Founder and Executive Chairman, African Sports and Creative Institute, Will Mabiakop, says the inability to hold traditional and amateur sports events have had a serious effect on public health overall, including mental health, sparking a revolution whereby athletes began to talk more openly about stress, mental overload and performance anxiety.

“Africa is home to the fastest growing economies before the crisis, no longer on track to meet the Sustainable Development Goals (SDGs). COVID-19 deepened interdependence between SDGs, making them harder to achieve, especially SDG 10 (reducing inequality) and SDG 5 (gender equality_ as the pandemic had a disproportionate impact on poorer countries, and heavier burdens (such as care work) fell to women.”

Mabiakop stresses that as policymakers contemplate actions to speed up recovery and build resilience, they must argue that sports and creative businesses should play a central feature in this effort.

“The sports economy worldwide is estimated at 5% of GDP, but only 0.5% in Africa. If exploited, Africa’s sports and creative industries can offer policymakers innovative solutions. Especially, as regards job creation, and providing employment to the 15 million people entering the job market annually.”


By leveraging the two-for-one concept: past studies shown that a 1% growth in the economy delivers a 2% job increment in this sector (these ratios are calculated using data from 48 African countries and adjusted to the reality of the sports economy in Africa by the authors). There are between 30 and 50 job types, in sports and creative industries, respectively. These jobs do not fade away with the first major shock.

Mabiakop indicated that policymakers can use these industries to tackle multiple crises- jobs, poverty, and climate risks. Sports diplomacy- defined as communication, representation and negotiation in or through the prism of sports- has proven effective in building inclusive and cohesive societies. Moreover, sports and the creative industry can support better mental health and well-being, both important for productivity.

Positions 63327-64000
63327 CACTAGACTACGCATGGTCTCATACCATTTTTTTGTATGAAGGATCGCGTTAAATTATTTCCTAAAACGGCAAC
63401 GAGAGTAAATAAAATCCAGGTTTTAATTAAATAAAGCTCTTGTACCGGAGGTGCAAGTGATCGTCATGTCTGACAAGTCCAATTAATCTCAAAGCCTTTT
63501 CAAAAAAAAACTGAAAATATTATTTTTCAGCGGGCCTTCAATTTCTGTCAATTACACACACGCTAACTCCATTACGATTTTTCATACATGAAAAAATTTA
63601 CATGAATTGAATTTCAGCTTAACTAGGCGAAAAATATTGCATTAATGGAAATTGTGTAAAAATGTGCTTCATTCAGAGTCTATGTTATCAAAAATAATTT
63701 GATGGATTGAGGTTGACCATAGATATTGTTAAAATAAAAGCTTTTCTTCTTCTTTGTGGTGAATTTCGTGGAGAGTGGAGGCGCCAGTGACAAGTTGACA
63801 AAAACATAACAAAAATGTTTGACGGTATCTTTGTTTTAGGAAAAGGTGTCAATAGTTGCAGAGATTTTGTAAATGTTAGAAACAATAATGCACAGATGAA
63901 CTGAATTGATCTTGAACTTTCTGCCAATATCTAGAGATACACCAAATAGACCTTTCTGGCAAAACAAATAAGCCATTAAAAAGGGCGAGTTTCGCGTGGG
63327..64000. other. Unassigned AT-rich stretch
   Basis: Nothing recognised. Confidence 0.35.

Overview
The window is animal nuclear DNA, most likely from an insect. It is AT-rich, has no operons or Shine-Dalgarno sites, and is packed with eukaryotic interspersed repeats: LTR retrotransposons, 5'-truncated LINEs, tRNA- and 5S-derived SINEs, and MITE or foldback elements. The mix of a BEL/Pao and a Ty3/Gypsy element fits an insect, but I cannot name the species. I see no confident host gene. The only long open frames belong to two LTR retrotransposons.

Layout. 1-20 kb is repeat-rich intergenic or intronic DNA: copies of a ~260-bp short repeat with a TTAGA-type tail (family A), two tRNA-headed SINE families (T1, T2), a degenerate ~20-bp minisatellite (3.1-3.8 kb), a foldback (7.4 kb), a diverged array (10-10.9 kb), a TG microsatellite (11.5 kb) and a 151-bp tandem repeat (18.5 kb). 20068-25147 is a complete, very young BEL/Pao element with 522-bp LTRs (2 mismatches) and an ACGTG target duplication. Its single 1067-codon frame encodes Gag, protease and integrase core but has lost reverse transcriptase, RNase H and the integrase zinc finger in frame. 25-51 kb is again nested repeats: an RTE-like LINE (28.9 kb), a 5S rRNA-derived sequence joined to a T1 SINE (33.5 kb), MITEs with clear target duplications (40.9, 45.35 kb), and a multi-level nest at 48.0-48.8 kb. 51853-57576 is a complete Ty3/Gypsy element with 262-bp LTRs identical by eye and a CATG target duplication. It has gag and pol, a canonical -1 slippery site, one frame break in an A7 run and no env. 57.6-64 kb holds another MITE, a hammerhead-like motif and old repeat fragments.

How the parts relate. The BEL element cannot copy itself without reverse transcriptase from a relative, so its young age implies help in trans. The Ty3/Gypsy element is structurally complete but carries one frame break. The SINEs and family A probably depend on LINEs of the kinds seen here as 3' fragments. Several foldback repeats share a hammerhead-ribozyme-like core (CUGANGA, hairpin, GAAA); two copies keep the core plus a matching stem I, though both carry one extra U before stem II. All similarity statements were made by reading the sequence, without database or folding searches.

“Policymakers can also be true to the game by leveraging culture and tradition to celebrate identity and reap commercial value in sports, textiles and jewelry. Creative sectors allow deeper connection with culture, are not easily copied and provide great economic potential.”

He said supporting grassroots sports has powerful distributional effects. “Fortunately, technology has made reaching wide audiences easier, generating higher rates of success when talent is discovered.”

However, Mabiakop held that potential pitfalls must be highlighted. “First avoid build it and they will come policies with infrastructures denuded from the rest of the ecosystem. Like the many sports stadiums left largely unused.”

“Policymakers must remain mindful of how these sectors move the needle in human capital development. Also, align the requisite public policies needed for progress from grassroots participation to professional sports, and even to international sporting events. They should also support investment instruments to render these sectors performant.”

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BFA to pay Taylor P330 000

7th March 2023

Botswana Football Association (BFA) has been ordered to pay its former Chief Executive Officer (CEO), Goabaone Taylor over P330 000 as a compensation for her unfair dismissal last year February.